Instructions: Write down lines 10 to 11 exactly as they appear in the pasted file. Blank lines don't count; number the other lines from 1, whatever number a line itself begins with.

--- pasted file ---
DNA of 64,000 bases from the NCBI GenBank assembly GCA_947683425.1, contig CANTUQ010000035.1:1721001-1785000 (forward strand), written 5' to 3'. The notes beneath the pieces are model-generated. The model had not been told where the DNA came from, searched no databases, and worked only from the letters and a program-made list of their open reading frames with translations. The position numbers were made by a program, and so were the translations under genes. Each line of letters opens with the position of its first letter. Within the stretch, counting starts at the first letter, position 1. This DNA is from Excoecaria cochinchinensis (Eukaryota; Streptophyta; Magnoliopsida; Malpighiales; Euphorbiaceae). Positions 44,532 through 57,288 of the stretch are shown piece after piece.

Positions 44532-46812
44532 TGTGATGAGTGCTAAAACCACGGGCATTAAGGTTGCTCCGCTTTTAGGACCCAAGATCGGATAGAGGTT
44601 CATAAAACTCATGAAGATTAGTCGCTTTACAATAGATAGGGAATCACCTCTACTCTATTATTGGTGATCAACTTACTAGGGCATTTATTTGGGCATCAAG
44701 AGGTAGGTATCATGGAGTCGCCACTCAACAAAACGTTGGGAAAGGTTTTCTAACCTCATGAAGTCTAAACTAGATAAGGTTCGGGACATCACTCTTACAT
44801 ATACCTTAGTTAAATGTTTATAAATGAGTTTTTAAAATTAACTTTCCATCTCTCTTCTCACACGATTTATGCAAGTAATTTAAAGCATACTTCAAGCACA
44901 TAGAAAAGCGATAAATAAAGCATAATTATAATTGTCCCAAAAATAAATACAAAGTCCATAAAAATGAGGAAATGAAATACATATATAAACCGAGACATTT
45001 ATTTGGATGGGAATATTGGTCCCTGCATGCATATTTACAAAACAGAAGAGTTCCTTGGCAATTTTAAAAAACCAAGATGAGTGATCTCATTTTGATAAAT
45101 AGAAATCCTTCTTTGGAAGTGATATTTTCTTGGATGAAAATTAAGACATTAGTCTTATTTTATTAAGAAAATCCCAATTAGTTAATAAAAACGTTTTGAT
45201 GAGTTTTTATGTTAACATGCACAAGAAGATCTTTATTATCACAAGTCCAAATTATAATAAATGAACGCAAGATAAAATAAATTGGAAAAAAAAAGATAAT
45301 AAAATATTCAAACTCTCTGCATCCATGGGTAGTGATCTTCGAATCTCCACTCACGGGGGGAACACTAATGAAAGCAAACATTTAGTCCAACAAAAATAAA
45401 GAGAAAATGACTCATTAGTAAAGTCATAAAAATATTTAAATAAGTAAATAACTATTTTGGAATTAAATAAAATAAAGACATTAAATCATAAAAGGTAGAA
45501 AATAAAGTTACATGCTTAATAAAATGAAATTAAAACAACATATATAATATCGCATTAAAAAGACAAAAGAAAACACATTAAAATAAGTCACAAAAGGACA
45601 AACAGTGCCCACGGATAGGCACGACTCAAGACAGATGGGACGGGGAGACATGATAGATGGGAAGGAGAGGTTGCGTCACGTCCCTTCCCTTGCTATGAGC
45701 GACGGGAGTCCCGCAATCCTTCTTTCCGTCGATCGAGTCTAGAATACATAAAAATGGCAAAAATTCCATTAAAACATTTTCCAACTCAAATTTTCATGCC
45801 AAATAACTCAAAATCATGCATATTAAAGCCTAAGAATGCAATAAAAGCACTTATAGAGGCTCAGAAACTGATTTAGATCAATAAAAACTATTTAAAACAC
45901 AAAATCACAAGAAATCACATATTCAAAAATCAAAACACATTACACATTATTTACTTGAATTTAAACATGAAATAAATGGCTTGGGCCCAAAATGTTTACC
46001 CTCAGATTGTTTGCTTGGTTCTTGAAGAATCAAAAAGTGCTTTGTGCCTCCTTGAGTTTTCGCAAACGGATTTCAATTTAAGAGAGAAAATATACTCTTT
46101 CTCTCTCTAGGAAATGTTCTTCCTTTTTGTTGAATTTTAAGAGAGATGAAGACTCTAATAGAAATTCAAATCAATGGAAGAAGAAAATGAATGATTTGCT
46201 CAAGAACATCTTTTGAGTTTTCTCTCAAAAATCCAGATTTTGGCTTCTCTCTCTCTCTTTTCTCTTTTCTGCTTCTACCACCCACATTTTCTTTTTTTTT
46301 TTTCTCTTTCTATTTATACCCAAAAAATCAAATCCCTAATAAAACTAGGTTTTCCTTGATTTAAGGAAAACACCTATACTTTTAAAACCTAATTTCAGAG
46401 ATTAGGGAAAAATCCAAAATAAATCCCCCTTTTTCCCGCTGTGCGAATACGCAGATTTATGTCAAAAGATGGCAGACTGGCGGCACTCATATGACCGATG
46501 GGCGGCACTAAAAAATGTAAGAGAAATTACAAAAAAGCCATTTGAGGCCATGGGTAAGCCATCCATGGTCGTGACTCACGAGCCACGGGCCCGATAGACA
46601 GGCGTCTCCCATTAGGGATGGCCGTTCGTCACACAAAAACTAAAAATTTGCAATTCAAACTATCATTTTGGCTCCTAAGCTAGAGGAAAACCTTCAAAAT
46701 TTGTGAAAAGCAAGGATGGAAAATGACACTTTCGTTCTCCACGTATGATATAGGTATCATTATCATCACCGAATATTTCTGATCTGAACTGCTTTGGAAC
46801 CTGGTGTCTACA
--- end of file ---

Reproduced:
45201 GAGTTTTTATGTTAACATGCACAAGAAGATCTTTATTATCACAAGTCCAAATTATAATAAATGAACGCAAGATAAAATAAATTGGAAAAAAAAAGATAAT
45301 AAAATATTCAAACTCTCTGCATCCATGGGTAGTGATCTTCGAATCTCCACTCACGGGGGGAACACTAATGAAAGCAAACATTTAGTCCAACAAAAATAAA